Wednesday, April 01, 2015

My "Interview" with "The Polymer Babe" stirs up some serious legal trouble for me

Yet again, the Polymer Babe
Polymer Babe: Why Are You Making Such Trouble for Me?
What a difference a day makes. I woke up this morning look forward to a beautiful Minnesota Spring day with sunshine and the feeling that snow, frost and cold temperatures are pretty much behind us.

And then I looked at my overnight emails.

Holy cow. Legal trouble. Big legal trouble. A potential lawsuit. Is this really happening?

Take a good look at the "Polymer Babe" interview that I had up last week, as it will NOT be there much longer. Or maybe take a few screenshots. Or whatever. I really don't care. It just doesn't matter. Why? Well, ponder over the email I received just a few minutes ago:

April 1, 2015

Dear Dr. Spevacek,

My law firm represents the Society of the Polymer Industry (SPI). If you are represented by legal counsel, please direct this letter to your attorney immediately and have your attorney notify us of such representation.


As legal counsel for the the SPI, we are quite taken aback by the many false claims in your recent post on your "It's the Rheothing" blog, "An Interview With the Polymer Babe".

For you to suggest or otherwise endorse the concept that polyvinyl alcohol contains alcohol, or even worse yet, can induce inebriation goes beyond the pale of scientific evidence. As a scientist and practicing chemist, you clearly understand that the the word "alcohol" refers to hydroxyl functional groups and that very few alcohols will upon human consumption lead to any state of stupor.

Similarly, to suggest that other polymers are similar to table salt and that water-based polymers should not have water within their contents is to defame polymeric materials. The SPI has spent countless decades in service to the polymer industry and your mocking tone and poor attempt at humor is not welcomed.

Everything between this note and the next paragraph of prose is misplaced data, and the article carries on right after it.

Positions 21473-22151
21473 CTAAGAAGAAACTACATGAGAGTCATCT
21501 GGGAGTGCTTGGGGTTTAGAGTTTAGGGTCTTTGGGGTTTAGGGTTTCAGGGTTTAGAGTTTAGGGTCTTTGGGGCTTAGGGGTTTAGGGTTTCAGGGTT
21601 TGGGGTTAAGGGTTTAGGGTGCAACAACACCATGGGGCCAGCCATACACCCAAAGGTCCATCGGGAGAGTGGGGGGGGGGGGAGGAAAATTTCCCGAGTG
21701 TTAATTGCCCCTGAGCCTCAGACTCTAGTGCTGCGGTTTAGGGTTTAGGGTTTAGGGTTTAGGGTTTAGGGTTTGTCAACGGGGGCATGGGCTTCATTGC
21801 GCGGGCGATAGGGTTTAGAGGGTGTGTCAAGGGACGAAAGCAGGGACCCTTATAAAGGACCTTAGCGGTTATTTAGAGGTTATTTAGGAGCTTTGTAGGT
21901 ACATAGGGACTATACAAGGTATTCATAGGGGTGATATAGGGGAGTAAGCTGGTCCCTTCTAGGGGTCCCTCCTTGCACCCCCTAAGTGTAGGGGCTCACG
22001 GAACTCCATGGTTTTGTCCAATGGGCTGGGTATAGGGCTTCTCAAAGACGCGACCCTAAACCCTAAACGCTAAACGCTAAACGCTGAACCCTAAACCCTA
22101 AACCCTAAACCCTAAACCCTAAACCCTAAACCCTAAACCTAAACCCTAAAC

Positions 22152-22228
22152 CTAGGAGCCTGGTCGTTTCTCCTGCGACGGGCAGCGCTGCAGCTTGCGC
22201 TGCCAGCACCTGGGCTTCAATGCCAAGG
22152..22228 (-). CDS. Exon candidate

If you do not comply with this cease and desist demand within the next 10 days, the Society of the Polymer Industry will pursue all available legal remedies including seeking monetary damages, injunctive relief, and order that you pay court costs and attorney's fees. Your liability and exposure under such legal action could be considerable.


Ima Loiyer, B.A., M.S., Ph. D., J.D., LL.D., Esq.
Of Counsel,
Dewey, Cheatem & Howe
1060 West Addison Street
Chicago, IL 60613

Being unemployed (still), I can't fight something like this, so I'll have to comply. Looks like few people can take a joke anymore. It's sad. Literally.

Previous Years

April 1, 2014 - A Big Announcement

April 1, 2013 - An Open Letter to Justin Bieber

April 1, 2012 - the Trump Journal of Science

April 1, 2011 - Polly Mer Announces Presidential Run

April 1, 2010 - BPA - The Shocking Truth Revealed!!!

April 1, 2009 - Stimulus Bill Backfires - Bans All Plastics

Monday, March 30, 2015

Eastman Chemical is EXPANDING their Tritan production

Over the last couple of years, Eastman Chemical has battled on many fronts (legal and otherwise) with a University of Texas - Austin neuroscience professor, George Bittner, over whether or not their Tritan copolymers can exhibit estrogenic activity. I won't go over any of the technical issues on horribly flawed Bittner's research methods are. Those interested can read my past posts [*]. I'm just writing briefly today that it put a smile on my face to read that Eastman is expanding their Tritan production capabilities.

It looks Bittner's little effort to bring down Tritan copolymers isn't working very well. It don't recall seeing similar announcements regarding Bittners' businesses, Certichem and Plastipure undergoing similar expansions. I wonder why not?

[*] This is good starting point.

Previous Years

March 30, 2011 - ANTEC 2011 - I'll be closing the place down

March 30, 2011 - The Dance of Dew on a Spider's Web

March 30, 2011 - The Great Pallet Wars

March 30, 2010 - Acrylamide, Toluene and Biologists

March 30, 2010 - DNA Patentability

March 30, 2009 - Recycled News on Recycling of Plastics

March 30, 2009 - Yeah...what he said...

Friday, March 27, 2015

My Interview with "The Polymer Babe"

Today I have a very special interview with "The Polymer Babe". Apparently she is the twin-sister-separated-at-birth of "The Food Babe". I think you will soon seen the similarities in their looks and personalities.
Twin Sisters Separated at Birth?
The Polymer Babe

John: You have some strong opinions about what should and should not be in polymeric materials. Can you explain?
Polymer Babe (PB): Certainly. I believe that nothing that can be eaten or drunk by a person should be in polymers. No food whatsoever.

John: Why do you feel this way?